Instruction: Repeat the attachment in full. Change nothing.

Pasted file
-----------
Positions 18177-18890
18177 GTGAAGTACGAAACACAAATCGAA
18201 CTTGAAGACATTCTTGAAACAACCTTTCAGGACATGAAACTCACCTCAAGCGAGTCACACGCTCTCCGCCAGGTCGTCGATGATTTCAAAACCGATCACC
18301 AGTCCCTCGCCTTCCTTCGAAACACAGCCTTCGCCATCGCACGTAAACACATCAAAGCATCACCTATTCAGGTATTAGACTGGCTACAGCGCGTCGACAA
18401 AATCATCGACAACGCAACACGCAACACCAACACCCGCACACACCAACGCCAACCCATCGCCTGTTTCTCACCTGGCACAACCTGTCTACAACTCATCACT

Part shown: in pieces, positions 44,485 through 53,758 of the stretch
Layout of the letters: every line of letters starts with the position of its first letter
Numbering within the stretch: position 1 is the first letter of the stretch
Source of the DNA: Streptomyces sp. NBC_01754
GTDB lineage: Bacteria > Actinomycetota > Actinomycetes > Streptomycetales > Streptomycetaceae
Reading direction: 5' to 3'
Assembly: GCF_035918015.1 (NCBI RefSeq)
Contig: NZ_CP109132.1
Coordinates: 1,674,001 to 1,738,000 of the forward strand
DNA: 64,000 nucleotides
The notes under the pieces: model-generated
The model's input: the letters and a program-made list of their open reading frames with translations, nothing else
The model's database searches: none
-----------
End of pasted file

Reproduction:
Positions 18177-18890
18177 GTGAAGTACGAAACACAAATCGAA
18201 CTTGAAGACATTCTTGAAACAACCTTTCAGGACATGAAACTCACCTCAAGCGAGTCACACGCTCTCCGCCAGGTCGTCGATGATTTCAAAACCGATCACC
18301 AGTCCCTCGCCTTCCTTCGAAACACAGCCTTCGCCATCGCACGTAAACACATCAAAGCATCACCTATTCAGGTATTAGACTGGCTACAGCGCGTCGACAA
18401 AATCATCGACAACGCAACACGCAACACCAACACCCGCACACACCAACGCCAACCCATCGCCTGTTTCTCACCTGGCACAACCTGTCTACAACTCATCACT

Part shown: in pieces, positions 44,485 through 53,758 of the stretch
Layout of the letters: every line of letters starts with the position of its first letter
Numbering within the stretch: position 1 is the first letter of the stretch
Source of the DNA: Streptomyces sp. NBC_01754
GTDB lineage: Bacteria > Actinomycetota > Actinomycetes > Streptomycetales > Streptomycetaceae
Reading direction: 5' to 3'
Assembly: GCF_035918015.1 (NCBI RefSeq)
Contig: NZ_CP109132.1
Coordinates: 1,674,001 to 1,738,000 of the forward strand
DNA: 64,000 nucleotides
The notes under the pieces: model-generated
The model's input: the letters and a program-made list of their open reading frames with translations, nothing else
The model's database searches: none